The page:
There IS a difference between an soy intolerance and an actual allergy to this food, including how it relates to irritable bowel syndrome.
“It is important to differentiate soy allergy from soy intolerance,” explains Dr. Saad Habba, MD, an attending consultant physician at Overlook Medical Center in Summit, NJ.
“Soy allergy is a true immunological process that involves stimulation of immune response in the body and [the body] considers soy as basically a foreign object,” says Dr. Habba, a gastroenterologist.
“The body responds to this allergy like any other response and varies from simple symptoms such as abdominal bloating and discomfort, to rash and sometimes difficulty in breathing.
“The response is dependent upon the degree of reaction to soy, similar to any other allergen.
“Soy intolerance, on the other hand, does not involve a serious reaction to soy. In a sense, it would not cause any symptoms beyond abdominal bloating and discomfort.
“Unlike soy allergy, this never progresses to any complication beyond abdominal symptoms.”
Irritable Bowel Syndrome
Dr. Habba explains, “Soy intolerance is not very common and certainly is not as common as lactose intolerance, which can cause chronic diarrhea and abdominal discomfort in 10 percent of patients diagnosed with IBS.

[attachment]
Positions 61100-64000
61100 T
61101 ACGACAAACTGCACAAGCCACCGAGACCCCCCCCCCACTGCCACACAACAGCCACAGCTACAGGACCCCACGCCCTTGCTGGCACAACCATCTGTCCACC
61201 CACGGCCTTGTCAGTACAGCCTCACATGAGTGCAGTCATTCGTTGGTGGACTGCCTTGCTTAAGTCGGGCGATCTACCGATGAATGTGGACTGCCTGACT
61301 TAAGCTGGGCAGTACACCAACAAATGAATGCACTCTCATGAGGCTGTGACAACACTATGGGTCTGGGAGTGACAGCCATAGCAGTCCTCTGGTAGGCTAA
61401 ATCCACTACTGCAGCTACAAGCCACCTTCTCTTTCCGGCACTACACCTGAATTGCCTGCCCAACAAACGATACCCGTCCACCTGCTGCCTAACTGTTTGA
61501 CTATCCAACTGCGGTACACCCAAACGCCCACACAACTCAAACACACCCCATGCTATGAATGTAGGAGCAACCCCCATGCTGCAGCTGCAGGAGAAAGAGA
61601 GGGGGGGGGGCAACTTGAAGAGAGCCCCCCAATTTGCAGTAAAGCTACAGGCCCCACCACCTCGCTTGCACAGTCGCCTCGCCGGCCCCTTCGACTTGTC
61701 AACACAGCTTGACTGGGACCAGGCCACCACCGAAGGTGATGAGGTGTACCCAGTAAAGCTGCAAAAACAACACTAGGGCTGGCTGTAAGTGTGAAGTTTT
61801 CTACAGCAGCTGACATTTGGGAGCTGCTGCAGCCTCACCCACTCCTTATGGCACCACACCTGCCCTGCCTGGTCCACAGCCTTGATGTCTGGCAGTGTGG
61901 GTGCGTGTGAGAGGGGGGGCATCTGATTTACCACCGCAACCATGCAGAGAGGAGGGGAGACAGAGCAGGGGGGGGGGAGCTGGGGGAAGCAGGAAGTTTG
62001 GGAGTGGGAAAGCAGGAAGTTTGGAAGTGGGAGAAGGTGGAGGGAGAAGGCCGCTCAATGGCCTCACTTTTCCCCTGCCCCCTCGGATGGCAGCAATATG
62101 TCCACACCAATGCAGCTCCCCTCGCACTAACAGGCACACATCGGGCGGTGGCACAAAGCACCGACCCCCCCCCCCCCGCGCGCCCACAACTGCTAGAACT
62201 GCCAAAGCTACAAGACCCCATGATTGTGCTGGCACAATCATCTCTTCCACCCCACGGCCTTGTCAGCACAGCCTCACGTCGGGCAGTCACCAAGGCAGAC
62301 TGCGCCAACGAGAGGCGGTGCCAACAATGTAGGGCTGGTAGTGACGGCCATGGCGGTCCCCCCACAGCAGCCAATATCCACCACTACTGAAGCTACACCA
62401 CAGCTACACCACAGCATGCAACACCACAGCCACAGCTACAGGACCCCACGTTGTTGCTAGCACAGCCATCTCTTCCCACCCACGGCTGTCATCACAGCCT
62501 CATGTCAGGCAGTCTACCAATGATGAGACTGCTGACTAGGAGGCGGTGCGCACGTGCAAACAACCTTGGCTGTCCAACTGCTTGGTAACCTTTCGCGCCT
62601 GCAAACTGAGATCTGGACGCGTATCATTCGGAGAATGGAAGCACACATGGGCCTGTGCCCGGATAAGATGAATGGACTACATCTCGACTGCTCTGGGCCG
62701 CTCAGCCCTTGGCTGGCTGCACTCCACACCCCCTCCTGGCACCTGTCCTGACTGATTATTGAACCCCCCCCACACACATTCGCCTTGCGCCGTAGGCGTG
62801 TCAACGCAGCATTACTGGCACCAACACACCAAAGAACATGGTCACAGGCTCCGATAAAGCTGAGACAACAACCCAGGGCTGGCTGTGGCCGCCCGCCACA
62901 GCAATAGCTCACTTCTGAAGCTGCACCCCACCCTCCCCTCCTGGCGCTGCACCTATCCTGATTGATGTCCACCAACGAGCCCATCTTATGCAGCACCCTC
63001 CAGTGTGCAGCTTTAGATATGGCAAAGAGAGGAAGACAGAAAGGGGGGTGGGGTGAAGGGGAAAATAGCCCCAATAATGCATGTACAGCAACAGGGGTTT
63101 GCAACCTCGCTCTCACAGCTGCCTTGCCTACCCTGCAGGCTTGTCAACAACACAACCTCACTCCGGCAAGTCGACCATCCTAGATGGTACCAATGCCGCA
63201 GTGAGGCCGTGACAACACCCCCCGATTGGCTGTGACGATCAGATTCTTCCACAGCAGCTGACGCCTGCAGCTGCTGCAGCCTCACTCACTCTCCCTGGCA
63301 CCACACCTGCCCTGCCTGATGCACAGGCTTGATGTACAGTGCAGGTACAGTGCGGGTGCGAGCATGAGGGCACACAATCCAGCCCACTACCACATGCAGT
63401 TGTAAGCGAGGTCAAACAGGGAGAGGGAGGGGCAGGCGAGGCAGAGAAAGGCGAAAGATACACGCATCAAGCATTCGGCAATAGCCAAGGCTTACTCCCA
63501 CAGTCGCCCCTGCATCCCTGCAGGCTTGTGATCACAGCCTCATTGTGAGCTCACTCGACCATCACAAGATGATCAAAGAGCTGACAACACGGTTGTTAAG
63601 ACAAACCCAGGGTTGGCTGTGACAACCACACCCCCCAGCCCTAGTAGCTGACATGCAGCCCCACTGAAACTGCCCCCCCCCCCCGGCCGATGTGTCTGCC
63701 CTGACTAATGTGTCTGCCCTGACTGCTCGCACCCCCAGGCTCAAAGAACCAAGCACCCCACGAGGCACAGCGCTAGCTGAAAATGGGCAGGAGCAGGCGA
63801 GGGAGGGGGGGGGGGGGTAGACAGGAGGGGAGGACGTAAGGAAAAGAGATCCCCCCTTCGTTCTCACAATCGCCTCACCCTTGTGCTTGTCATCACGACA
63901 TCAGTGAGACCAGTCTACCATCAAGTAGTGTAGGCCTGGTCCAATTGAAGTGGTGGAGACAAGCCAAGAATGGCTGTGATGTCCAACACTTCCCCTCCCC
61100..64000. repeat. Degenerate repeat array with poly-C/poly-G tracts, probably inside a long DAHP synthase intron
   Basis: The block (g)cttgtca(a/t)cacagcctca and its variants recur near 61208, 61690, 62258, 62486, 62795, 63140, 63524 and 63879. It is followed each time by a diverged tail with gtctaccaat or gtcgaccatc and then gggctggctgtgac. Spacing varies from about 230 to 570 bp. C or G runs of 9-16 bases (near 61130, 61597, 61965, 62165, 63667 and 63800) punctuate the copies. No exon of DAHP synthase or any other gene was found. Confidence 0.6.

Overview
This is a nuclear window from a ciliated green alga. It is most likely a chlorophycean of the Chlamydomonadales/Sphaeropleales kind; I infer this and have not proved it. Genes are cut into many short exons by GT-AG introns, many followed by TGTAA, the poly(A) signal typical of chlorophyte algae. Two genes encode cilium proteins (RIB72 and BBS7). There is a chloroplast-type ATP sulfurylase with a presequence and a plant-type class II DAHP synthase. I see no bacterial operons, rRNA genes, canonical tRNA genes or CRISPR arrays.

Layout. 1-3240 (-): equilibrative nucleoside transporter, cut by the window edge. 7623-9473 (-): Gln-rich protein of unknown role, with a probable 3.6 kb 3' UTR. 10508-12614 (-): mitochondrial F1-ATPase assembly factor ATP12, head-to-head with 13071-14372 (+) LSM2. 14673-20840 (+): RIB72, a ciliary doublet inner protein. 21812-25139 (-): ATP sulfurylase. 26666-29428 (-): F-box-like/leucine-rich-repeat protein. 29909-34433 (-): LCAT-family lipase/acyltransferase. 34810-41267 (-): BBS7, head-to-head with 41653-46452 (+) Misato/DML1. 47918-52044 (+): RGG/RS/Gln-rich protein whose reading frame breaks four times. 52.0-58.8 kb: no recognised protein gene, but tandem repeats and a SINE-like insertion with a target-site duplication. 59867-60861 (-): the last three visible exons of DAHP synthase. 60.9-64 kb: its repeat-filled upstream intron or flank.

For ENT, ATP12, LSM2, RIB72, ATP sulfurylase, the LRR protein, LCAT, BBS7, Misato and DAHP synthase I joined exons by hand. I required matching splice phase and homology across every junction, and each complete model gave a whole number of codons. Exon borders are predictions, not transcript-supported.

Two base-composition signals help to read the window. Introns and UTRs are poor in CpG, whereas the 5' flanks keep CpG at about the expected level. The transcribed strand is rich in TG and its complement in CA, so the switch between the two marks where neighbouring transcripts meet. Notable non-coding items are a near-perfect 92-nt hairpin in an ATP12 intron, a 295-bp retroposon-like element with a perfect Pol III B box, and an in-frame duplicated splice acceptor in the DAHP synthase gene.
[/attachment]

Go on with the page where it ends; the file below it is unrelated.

“In general when one is treating symptoms of abdominal discomfort, bloating and diarrhea, one would first try to abstain from lactose-containing products before resorting to soy abstinence.
“If indeed soy intolerance is present, it would most likely be the cause for bloating, abdominal discomfort and diarrhea. It would not account for constipation or other symptoms of IBS.”
Thus, if you have IBS and are eating soy, chances are very high that your IBS symptoms are not being influenced by this, but by some other agent such as lactose or even mental stress.
Dr. Habba pioneered the concept of IBS being a wastebasket diagnosis and collection of different entities rather than a true single medical condition. He’s been presented and published in 26 national and international medical journals and symposia.
Lorra Garrick has been covering medical, fitness and cybersecurity topics for many years, having written thousands of articles for print magazines and websites, including as a ghostwriter. She’s also a former ACE-certified personal trainer.